Over at a desk was a kid, a twelve year old boy with glasses, playing some kind of computer game. Sirach stepped out of the corner, over some dirty clothes and boxes, and the kid turned and looked at him. "Who are you?"
"I just came out of the Earth."
Sirach pointed at it.
"Oh, that thing." He looked vaguely guilty.
"Is it yours?"
"Yeah, I guess so."
"And you're supposed to be taking care of it?"
"That's what my dad says too."
"Yeah, I thought it'd be dead by now."
"You just left it in the corner to die?"
"Sorry. I took care of it for a while. After I built it up to dinosaurs, it got boring. Dinosaurs are pretty much all that model's good for."
"Can't you like take it back, bring it to someone to fix it?"
The kid went over and pointed to a little label under the rim. Sirach read it:
Warning: Introduction of exotic species voids warranty.
"What's the exotic species?"
"Duh! You are."
"And you put us down there?"
"No. My friend Stan did."
Now the kid got excited. "OK, all of these things are different, with different immune systems, so you can't put added species in them, except minor stuff like mushrooms. So there's no market. But Stan's idea is to make a multi-platform interface, a major species that can survive on any of them -- but get this -- if it also has the power to transform the planet, then once we get that one species into a bunch of planets, it can standardize them, and make them compatible for only the species that we sell. We'll have a monopoly. We'll be rich!"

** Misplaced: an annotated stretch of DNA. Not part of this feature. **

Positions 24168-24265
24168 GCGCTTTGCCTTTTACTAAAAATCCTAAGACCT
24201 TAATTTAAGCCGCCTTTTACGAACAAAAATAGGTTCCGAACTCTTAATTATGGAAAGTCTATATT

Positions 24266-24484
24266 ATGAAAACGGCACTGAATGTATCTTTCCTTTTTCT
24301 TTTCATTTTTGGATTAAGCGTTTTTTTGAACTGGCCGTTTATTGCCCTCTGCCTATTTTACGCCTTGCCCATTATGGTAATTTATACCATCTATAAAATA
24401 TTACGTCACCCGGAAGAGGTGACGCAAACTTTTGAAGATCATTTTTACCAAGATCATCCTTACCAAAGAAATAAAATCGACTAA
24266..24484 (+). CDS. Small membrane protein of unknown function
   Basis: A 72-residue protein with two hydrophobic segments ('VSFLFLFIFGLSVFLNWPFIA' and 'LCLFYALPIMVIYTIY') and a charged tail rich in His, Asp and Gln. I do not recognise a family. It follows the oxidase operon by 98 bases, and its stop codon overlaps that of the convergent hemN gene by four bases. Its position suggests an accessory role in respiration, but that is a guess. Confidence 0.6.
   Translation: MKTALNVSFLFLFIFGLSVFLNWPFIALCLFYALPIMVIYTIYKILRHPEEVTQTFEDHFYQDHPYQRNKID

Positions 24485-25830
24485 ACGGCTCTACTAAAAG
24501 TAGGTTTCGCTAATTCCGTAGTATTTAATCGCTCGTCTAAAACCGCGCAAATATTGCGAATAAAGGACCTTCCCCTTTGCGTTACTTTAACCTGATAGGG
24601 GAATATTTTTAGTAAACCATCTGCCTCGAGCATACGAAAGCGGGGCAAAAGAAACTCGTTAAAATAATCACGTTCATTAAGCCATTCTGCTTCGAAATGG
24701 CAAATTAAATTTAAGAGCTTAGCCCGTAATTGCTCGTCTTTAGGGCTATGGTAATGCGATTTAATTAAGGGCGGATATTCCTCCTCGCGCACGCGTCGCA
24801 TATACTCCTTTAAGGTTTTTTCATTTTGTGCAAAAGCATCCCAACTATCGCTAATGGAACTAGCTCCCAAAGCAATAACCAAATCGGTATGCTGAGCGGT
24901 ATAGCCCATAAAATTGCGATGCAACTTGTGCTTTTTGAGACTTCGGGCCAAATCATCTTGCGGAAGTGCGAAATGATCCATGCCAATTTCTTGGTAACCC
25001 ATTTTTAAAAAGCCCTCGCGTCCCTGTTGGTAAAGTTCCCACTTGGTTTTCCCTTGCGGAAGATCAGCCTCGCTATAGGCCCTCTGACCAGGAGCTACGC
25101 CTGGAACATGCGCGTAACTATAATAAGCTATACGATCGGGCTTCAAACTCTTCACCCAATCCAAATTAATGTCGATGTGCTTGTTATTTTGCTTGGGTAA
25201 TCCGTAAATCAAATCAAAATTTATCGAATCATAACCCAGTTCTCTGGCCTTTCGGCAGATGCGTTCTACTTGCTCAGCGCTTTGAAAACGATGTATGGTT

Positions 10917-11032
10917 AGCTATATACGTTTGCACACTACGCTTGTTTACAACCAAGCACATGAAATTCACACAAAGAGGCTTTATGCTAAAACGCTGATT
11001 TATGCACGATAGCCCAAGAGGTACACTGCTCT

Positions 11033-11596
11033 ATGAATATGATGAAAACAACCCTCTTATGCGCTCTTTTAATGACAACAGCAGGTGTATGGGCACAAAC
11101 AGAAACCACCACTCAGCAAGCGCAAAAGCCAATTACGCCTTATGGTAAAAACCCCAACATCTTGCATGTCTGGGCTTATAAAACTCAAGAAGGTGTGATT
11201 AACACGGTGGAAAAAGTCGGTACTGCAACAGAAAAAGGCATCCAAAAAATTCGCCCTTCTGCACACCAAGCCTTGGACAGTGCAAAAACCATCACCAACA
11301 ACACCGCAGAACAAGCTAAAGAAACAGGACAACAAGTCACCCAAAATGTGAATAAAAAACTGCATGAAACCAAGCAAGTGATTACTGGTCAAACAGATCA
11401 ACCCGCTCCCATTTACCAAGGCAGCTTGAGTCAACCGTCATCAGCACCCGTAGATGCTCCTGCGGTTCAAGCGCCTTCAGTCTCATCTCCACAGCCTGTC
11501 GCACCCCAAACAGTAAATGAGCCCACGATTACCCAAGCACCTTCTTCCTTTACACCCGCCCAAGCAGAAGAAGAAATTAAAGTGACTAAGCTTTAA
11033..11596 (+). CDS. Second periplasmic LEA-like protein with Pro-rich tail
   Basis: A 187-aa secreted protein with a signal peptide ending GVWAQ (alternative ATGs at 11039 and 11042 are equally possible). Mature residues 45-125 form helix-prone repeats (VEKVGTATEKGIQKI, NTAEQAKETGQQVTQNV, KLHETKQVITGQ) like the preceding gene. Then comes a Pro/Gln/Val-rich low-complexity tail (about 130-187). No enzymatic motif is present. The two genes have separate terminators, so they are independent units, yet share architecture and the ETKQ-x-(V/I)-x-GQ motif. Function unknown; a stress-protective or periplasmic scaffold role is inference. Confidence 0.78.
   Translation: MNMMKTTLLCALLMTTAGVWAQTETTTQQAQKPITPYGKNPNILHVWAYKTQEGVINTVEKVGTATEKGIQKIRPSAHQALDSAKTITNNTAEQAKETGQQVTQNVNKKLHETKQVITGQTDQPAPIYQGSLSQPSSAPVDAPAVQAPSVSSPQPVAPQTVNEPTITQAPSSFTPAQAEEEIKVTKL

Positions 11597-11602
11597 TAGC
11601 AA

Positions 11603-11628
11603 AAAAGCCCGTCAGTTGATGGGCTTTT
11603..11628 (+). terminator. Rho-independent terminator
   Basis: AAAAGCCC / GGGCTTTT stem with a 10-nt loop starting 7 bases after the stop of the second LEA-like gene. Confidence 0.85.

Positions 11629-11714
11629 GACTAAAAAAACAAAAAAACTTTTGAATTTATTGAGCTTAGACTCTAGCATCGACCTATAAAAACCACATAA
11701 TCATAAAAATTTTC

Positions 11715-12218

Sirach was aghast. "Why doesn't he use his own planet?"
"His mom won't let him have any more. He always kills them."
"You mean, every time he puts us in, we kill the planet."
"No. Usually you go native. He seeded you guys on this one about five times."
"Go native. You mean we turned into Indians?"
The kid looked at him like he was stupid. "No. Apes."
"Apes evolved from us?"
"What did you think?"
"Well, that we evolved from them."
The kid broke up laughing. "That's the funniest thing one of you has ever said. You don't know anything about evolution, do you? Evolution is always toward symbiosis with the whole. It's as basic as water flowing downhill. Why would apes
evolve into you
Sirach frowned. "Now that you mention it..."